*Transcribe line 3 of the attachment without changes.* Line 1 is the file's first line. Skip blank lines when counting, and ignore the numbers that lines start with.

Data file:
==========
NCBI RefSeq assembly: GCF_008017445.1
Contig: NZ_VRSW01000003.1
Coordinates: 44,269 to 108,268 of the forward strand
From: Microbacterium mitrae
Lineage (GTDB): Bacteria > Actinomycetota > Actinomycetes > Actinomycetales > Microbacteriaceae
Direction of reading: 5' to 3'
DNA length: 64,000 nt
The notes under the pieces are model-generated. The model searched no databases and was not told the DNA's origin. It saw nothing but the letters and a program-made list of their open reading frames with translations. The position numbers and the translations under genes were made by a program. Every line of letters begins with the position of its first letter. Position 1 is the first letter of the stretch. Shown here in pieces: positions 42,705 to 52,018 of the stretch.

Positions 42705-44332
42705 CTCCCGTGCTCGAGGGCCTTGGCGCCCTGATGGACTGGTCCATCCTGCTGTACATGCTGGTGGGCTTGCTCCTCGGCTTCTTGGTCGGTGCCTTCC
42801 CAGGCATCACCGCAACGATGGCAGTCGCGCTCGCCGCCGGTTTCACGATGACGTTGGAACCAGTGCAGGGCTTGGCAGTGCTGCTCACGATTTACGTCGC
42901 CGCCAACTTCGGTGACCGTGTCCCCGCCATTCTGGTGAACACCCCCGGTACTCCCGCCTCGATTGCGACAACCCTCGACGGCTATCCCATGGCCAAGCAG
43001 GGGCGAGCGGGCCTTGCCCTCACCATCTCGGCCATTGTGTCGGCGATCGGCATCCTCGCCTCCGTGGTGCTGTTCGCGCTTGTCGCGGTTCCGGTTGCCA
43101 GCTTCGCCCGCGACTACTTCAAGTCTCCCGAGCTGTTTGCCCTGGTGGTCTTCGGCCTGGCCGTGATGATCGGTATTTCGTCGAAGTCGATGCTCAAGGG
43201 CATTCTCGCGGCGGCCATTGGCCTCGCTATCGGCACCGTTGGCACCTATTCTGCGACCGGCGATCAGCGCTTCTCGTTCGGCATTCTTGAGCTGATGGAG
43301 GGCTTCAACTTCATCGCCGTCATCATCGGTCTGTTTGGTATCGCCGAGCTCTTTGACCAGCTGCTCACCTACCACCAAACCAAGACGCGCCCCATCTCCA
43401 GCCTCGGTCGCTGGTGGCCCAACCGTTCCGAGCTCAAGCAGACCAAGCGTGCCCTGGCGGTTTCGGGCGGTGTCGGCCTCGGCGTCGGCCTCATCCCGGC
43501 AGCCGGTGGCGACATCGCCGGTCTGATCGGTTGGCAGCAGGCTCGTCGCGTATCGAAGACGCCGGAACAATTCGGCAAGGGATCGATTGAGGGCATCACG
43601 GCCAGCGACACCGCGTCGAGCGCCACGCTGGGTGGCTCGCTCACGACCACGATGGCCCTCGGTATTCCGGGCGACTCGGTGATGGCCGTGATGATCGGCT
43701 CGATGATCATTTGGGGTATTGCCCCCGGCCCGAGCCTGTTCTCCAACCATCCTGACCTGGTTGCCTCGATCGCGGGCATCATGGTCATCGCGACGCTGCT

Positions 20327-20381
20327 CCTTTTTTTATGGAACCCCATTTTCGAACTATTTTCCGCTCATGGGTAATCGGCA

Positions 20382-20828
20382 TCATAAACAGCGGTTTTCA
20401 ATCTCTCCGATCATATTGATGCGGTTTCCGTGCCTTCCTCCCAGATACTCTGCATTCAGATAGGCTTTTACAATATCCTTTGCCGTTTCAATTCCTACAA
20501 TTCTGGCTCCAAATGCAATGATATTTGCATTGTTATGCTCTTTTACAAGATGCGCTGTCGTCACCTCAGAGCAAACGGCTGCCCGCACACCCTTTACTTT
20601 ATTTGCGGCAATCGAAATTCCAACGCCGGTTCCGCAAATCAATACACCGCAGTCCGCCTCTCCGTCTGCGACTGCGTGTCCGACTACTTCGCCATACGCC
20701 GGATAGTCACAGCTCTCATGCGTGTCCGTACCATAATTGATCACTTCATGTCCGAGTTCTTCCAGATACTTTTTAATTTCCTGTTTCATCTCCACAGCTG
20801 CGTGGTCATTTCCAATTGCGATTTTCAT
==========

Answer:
Coordinates: 44,269 to 108,268 of the forward strand